Sunday, 15 July 2007

Boredom a myth?

The emotion of boredom is often overlooked though reading reviews heavily over the past several months, it crops up regularly in terms of art. It's never rested easy with me as I have quite a high boredom threshold. My response to boredom is to think/imagine and sometimes, I think artists make use of this reflex to encourage the viewer to do just that.

The British Psychological Society posted an article on John Eastwood of York University(Toronto, Ontario) whose research suggests that boredom has less to do with external stimulation and more to do with how well we know ourselves.

It found that students who were susceptible to boredom were more externally focused and had difficulty identifying their emotions. Eastwood and his colleagues believe seeking outside stimulations and distractions from ourselves leads to further isolation.

From the BPS Research Digest Article:
“Like the trap of quicksand, such thrashing only serves to strengthen the grip of boredom by further alienating us from our desire and passion, which provide compass points for satisfying engagement with life”, [John Eastwood and his team] said. Instead the researchers suggest treating boredom as an opportunity to “discover the possibility and content of one’s desires”

BPS Research Digest post
A desire for desires: Boredom and its relation to alexithymia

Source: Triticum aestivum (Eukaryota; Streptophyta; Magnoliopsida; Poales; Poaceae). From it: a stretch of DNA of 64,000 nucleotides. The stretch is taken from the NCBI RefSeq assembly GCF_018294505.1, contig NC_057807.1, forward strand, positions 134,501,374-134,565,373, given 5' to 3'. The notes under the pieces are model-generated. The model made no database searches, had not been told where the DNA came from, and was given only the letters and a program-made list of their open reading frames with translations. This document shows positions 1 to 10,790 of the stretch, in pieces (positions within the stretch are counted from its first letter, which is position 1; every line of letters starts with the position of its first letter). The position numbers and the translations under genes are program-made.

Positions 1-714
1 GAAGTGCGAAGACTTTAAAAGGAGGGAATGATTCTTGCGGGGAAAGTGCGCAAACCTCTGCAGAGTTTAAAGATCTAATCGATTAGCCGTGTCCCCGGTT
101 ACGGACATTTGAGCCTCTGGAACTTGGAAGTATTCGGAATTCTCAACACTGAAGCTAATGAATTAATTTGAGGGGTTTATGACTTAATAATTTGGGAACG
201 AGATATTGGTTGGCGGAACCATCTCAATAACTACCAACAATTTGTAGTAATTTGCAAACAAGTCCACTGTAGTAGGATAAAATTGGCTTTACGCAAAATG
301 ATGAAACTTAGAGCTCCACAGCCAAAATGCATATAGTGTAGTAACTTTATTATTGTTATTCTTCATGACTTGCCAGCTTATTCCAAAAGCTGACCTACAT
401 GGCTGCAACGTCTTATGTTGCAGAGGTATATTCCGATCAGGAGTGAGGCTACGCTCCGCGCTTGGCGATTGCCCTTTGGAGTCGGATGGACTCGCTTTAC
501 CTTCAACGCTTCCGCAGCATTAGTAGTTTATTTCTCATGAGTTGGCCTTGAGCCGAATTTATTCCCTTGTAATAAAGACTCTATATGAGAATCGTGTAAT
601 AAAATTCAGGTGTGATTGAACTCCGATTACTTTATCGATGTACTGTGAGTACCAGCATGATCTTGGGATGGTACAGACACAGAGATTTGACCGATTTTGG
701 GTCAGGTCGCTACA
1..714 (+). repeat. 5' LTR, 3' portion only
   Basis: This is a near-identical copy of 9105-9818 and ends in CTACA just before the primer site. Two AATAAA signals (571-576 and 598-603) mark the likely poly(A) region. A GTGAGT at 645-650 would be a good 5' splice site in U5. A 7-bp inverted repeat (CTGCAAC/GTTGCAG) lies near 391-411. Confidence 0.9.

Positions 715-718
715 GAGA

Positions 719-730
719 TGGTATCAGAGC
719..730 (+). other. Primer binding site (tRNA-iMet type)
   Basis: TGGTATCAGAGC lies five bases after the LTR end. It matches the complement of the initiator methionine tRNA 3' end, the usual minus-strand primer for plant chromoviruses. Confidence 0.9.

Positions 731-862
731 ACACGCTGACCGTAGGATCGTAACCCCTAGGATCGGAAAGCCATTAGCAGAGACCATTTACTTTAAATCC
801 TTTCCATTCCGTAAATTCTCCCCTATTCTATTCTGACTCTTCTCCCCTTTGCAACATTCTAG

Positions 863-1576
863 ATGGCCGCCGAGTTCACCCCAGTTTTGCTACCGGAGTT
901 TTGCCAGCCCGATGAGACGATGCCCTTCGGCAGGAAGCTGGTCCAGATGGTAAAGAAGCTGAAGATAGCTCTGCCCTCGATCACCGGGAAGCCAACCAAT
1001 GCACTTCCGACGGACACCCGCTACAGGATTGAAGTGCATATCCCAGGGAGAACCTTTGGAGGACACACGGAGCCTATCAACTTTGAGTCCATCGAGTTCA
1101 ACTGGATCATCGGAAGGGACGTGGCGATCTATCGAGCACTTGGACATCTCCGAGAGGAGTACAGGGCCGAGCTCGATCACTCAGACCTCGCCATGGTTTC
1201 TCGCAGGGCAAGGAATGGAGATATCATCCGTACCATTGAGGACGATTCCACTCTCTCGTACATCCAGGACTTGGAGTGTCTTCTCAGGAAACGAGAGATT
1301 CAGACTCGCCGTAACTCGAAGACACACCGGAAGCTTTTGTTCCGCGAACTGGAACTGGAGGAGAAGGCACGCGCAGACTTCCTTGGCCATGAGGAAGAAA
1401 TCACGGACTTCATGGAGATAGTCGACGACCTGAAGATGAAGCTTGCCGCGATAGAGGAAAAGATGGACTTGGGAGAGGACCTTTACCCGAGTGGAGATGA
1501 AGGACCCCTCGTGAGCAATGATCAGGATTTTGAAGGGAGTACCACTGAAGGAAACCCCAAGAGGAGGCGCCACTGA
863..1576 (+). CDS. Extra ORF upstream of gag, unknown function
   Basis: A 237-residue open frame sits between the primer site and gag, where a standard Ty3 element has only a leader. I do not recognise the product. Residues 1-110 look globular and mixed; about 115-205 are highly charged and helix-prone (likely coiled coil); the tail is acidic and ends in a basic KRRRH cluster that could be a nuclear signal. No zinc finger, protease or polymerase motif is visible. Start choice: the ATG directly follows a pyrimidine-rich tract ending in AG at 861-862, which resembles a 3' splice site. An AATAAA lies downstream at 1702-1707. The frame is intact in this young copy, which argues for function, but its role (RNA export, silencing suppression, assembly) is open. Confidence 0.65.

John Eastwood (York University Ontario)


Betty C. said...

I doubt you remember this, but I always told my OHS students that there was no excuse for boredom. They could always find some interesting way to exercise their minds.

I find the American students I taught had a positive attitude that made them receptive to that type of reasoning. I don't think I would try it with my French students. I do manage to get them pretty interested, but there is a latent "je m'en foutisme" that is stronger than my blatant enthusiasm.

Siouxfire said...

Oh, I have a "je m'en fou" attitude to plenty of things but I think there is a difference between that and boredom.

For example, I could do a good job of something that was boring(potato picking) but couldn't do the same for something I didn't care about(accounting).

Both bore me, but to me one is benign and the other is bad, but it isn't bad because it's boring.

I think the problem (particularly in terms of art) is that boredom is used as a criticism when I don't think it really should be. It's lazy. The reviewer should keep that shallow tidbit to themselves and focus on what lies beneath and not only will they have something with a bit more depth but they also might learn something about themselves.

And it sounds a bit like American students are like dogs and the French are like cats. I can just imagine a cat saying, "Bof."

Betty C. said...

I like the dog and cat analogy. I like it very much.

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